22. One of the problems at BYU has been the shift towards an ever inclusive secular understanding of the world. More intellectuals that teach are increasingly secular minded. Everything from evolution to history, to racism, to gender identity, etc, have come into play at BYU. The problem is paramount because many future eclesiastic leaders come from the BYU upbringing and as such carry a certain secularism with them. In a church that connects mostly with right wing conservatism, BYU almost stands at the polar end touting left wing ideals. BYU needs a good cleansing in my opinion.

  23. I wouldn’t argue with the right of the university or church to perform boundary maintenance. I think it’s a bit odd to outsource the boundary maintenance to the local dentists.

    Elder Holland recently quipped that they need to be willing to give up professional associations and certifications if they must do so in order to maintain their religious standards. Seems to me like they are on that path, not solely because of this boundary maintenance but also referring to changes in the policies such as in the speech pathology department.

    I’m glad I don’t hold a degree from BYU, as it seems likely to lose value over time.

  24. “I think it’s a bit odd to outsource the boundary maintenance to the local dentists.”

    Unless, of course, the local dentist happens to be a judge in Israel.

  25. Exactly right, Jack. The actual title of the person, (bishop, doctor, judge in Israel) does not matter to me whatsoever. Although you and OP are probably comfortable with the idea of bishops having denial authority over employment for the church, I would not like it if I were an administrator in the biology department at a university and a rogue bishop/dentist/what have you, who has no background in science, research, teaching, or the university at all, could effectively fire (or deny hiring) a person for believing in the science that they are supposed to teach.

    It’s the church’s right to do it. It also changes the nature of the institution in a way that y’all seem to like, but I think it’s a bad, bad, bad idea. I think it’s bad for BYU students, bad for the church, and bad for BYU alumni.

    I don’t understand the cost benefit analysis of this policy. Without the policy, university can still hire and fire and perform boundary maintenance. With the policy, the university sources to random people the authority to fire even the best teachers and employees. I see no benefit and substantial risk to thus policy.

    But hey, What do I care? I’m not directly affected by this anyway.

  26. Rockwell, I see where you’re coming from. But we have to remember that the church isn’t a secular institution. Its religious are a guiding influence in its schools–which is what most of the students (and their parents) are counting on. And so, adding an ecclesiastical layer of boundary maintenance shouldn’t be surprising. And if BYU were to lose some of it’s credibility in the eyes of academia for so doing–then folks will have to make their own decision as to whether or not it’s worth it for them to either attend or work there.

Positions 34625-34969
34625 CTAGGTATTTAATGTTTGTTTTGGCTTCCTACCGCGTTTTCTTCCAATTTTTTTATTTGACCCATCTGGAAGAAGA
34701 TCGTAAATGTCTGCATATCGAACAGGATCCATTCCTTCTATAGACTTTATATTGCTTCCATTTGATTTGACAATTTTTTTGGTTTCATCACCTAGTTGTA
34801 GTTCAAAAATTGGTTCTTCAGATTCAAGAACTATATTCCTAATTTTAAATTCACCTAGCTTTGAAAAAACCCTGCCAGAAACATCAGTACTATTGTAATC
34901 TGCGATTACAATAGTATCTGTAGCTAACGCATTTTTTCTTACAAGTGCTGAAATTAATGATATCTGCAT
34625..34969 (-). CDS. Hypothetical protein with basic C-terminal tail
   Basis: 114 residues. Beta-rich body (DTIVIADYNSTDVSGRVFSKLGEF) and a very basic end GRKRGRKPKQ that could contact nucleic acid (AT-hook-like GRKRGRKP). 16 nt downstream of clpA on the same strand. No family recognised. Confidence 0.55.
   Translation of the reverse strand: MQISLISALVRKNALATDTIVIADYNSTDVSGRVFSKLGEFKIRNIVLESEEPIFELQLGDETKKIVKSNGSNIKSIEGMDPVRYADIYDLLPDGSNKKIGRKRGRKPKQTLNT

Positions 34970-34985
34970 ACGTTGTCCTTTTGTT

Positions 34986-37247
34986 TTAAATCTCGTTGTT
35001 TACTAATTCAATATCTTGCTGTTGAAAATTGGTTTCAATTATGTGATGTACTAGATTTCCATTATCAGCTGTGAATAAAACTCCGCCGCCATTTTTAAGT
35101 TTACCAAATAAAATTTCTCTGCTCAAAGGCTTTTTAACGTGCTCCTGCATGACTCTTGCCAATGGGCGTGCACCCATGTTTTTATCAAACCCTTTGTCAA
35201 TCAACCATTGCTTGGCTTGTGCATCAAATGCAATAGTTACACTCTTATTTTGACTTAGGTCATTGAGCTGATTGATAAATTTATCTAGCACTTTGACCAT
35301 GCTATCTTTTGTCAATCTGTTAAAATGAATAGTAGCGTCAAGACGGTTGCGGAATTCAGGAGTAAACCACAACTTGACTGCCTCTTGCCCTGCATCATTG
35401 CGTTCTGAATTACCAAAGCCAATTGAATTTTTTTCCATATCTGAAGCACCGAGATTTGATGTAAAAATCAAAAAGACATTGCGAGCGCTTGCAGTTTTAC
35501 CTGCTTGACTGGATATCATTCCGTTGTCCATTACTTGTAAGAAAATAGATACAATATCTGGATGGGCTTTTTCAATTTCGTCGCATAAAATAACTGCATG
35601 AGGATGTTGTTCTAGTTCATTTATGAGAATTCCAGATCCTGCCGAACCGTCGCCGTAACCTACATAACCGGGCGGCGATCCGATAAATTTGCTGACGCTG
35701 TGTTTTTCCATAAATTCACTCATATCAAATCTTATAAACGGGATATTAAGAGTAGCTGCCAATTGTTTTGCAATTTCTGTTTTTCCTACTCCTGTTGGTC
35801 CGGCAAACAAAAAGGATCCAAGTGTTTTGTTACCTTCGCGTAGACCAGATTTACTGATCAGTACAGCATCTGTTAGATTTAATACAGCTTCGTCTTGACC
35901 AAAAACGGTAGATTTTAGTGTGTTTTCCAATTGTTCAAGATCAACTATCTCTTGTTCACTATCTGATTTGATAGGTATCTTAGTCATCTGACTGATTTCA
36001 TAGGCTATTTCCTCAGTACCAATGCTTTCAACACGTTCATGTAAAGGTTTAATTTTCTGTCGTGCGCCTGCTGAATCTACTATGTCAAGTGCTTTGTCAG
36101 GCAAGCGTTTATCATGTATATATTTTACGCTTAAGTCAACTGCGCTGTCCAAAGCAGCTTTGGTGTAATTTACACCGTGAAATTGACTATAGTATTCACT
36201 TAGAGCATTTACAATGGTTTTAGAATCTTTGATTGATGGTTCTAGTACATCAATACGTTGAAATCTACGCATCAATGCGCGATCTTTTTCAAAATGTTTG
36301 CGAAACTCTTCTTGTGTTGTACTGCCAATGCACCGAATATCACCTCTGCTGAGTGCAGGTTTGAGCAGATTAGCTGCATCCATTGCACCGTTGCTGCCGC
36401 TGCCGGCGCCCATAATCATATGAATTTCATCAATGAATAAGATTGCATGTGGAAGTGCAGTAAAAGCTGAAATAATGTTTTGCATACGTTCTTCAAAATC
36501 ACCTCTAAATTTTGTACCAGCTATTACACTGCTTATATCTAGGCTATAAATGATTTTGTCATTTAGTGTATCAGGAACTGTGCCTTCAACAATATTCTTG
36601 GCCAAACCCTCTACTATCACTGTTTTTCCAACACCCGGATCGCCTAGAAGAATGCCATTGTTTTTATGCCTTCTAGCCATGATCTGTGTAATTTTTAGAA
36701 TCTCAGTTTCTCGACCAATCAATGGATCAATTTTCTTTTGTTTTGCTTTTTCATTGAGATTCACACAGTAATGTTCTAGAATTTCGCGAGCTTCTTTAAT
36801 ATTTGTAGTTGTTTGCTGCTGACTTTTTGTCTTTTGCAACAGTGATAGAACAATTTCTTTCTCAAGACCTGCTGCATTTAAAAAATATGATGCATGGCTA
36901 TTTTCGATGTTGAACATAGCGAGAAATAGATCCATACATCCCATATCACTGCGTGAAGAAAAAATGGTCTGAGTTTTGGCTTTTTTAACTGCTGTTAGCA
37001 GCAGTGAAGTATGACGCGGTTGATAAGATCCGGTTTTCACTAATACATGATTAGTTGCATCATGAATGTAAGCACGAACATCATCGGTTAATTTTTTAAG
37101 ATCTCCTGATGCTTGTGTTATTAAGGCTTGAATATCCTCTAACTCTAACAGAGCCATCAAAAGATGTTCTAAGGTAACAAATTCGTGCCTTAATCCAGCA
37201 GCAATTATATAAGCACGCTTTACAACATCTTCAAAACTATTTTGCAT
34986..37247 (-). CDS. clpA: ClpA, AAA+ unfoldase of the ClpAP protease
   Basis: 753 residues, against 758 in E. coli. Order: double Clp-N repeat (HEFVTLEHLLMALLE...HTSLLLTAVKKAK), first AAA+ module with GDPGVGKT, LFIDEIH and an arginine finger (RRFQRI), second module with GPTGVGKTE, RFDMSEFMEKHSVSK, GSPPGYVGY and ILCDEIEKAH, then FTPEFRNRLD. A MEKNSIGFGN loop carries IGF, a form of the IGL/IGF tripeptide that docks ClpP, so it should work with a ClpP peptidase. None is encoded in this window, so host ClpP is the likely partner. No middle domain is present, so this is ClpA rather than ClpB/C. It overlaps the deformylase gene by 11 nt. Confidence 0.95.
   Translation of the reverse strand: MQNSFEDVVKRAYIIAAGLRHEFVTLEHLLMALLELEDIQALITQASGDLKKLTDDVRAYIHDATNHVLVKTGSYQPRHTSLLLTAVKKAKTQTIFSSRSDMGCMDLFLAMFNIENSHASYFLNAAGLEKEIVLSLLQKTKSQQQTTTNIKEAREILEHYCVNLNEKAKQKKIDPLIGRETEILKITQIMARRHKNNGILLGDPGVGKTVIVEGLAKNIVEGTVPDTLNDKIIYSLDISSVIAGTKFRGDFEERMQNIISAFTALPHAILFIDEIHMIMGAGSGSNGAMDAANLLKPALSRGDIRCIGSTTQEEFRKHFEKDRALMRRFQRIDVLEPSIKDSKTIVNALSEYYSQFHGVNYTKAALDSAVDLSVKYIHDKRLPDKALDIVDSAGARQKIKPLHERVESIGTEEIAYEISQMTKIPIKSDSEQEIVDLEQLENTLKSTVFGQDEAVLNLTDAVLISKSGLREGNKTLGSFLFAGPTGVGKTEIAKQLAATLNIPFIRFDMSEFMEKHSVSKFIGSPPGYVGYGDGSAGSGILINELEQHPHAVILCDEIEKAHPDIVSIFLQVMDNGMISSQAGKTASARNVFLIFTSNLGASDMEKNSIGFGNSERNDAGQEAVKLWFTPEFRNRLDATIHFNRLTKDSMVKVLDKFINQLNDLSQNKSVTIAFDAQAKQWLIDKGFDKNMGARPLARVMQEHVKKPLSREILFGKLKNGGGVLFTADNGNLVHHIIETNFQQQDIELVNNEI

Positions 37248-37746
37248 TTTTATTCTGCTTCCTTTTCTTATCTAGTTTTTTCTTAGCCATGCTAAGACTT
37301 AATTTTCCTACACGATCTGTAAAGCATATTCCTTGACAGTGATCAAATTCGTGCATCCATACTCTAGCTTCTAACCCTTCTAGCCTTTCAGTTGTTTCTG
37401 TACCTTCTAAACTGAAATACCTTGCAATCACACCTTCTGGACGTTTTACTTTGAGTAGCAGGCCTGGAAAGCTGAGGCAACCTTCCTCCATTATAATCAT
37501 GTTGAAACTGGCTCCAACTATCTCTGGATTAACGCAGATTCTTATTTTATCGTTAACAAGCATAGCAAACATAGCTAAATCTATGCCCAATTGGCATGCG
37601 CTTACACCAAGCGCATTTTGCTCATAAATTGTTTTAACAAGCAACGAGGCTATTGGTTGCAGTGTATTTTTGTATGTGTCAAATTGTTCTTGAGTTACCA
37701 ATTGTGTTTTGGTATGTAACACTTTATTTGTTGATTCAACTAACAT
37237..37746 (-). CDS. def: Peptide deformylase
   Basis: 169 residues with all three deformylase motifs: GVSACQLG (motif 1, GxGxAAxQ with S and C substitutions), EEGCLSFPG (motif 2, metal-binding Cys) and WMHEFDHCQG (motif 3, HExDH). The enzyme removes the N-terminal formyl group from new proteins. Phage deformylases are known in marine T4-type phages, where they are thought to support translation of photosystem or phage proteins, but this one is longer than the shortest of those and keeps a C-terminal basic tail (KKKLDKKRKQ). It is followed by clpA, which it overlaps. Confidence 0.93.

27. I very much appreciate the space to discuss this (and other) issues. As an alum (and a member of the church), I am affected (not as directly as faculty, I know, but still affected down the line) by this boundary maintenance and am still trying to determine how i feel about it. A few posters got to this issue, but it strikes at the heart of what BYU is currently versus what WE lay members want it to be versus what the brethren want it to be.

    I haven’t made up my mind yet, but I like being able to read and consider the different viewpoints without being yelled down by those who are convinced that everyone who disagrees with them is deznat. Unfortunately many of these intellectually-curious spaces are being replaced by echo chambers.

  28. I’m getting pretty tired of non-faculty people acting like the processes of a university can be tinkered with to achieve their desired end without fundamentally undermining what BYU has to be: a university. If it’s not a university first, it is nothing and it is worthless to everyone–the church, the students, the parents of students. We, the faculty, are what make the university a university. We spend decades of our lives gaining expertise in our fields, researching and publishing, mentoring and teaching, making sure that BYU remains accredited so that degrees carry value and so that all the federal funding keeps flowing BYU’s direction. We make the university function. We teach the classes. We win the research grants. We mentor the students. We help further their careers. We offer pastoral/parental care. Without us it is just a bunch of administrators and 30,000 young adults living in Provo. Could such a place print off certificates of achievement? Sure. But they would be worthless. You commenters, most of you anyway, have no stake in the university. You pay your tithing? So what. So do I. So do a whole lot of people. Again, you have no stake in the university. I do. My colleagues do. And you have no clue what we do on the ground. Really, you don’t. So take your complaints, your unfounded paranoia about what BYU is becoming, your ignorance about how universities function, and find another hobby horse. Go criticize the missionary department of the church for failing to keep baptisms on an upward trend. Or go and blame your local bishop for failing to increase activity rates in his ward to even the 50% mark. But that would be stupid, right? Now you are getting it. Seriously. Stop. You embarrass yourselves.